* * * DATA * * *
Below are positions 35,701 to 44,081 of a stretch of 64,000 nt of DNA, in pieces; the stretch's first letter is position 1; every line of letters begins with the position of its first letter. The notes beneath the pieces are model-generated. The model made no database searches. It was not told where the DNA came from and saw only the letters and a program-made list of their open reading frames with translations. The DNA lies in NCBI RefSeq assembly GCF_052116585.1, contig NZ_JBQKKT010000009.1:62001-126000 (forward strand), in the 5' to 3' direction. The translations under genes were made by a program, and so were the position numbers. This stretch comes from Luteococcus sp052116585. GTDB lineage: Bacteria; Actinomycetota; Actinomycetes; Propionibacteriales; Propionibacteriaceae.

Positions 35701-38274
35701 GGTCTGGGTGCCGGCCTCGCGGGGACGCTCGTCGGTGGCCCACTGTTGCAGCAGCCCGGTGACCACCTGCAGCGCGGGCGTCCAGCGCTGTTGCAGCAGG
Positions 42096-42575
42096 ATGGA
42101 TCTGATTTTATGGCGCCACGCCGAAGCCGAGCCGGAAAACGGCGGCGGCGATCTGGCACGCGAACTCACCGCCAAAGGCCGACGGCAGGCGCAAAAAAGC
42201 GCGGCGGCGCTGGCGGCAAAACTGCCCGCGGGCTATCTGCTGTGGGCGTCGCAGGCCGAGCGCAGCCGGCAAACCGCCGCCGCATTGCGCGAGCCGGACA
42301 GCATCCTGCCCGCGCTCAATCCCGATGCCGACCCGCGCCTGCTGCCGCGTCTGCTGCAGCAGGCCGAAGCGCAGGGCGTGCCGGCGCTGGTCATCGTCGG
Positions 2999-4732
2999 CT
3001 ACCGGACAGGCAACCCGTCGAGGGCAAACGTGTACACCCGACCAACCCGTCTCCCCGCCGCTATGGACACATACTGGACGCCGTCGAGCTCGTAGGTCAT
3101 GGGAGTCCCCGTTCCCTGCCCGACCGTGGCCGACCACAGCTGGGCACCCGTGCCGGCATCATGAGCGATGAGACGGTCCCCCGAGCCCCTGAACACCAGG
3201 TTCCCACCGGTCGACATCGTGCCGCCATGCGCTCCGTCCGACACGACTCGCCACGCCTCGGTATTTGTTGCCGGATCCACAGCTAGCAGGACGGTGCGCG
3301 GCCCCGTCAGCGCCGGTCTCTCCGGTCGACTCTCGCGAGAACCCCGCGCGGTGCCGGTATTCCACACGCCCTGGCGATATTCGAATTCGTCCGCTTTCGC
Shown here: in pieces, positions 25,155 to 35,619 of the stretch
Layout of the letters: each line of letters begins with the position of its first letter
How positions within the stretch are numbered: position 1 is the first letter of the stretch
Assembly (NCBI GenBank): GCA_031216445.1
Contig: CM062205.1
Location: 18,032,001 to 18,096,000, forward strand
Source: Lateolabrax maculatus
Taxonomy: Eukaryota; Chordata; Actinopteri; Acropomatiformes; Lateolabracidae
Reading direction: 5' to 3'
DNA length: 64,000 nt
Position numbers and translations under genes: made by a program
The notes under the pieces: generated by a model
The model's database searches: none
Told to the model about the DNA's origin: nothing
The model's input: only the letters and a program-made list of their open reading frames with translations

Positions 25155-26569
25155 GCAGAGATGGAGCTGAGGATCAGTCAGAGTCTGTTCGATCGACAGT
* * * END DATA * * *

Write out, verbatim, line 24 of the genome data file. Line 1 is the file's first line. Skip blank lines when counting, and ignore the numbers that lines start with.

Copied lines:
DNA length: 64,000 nt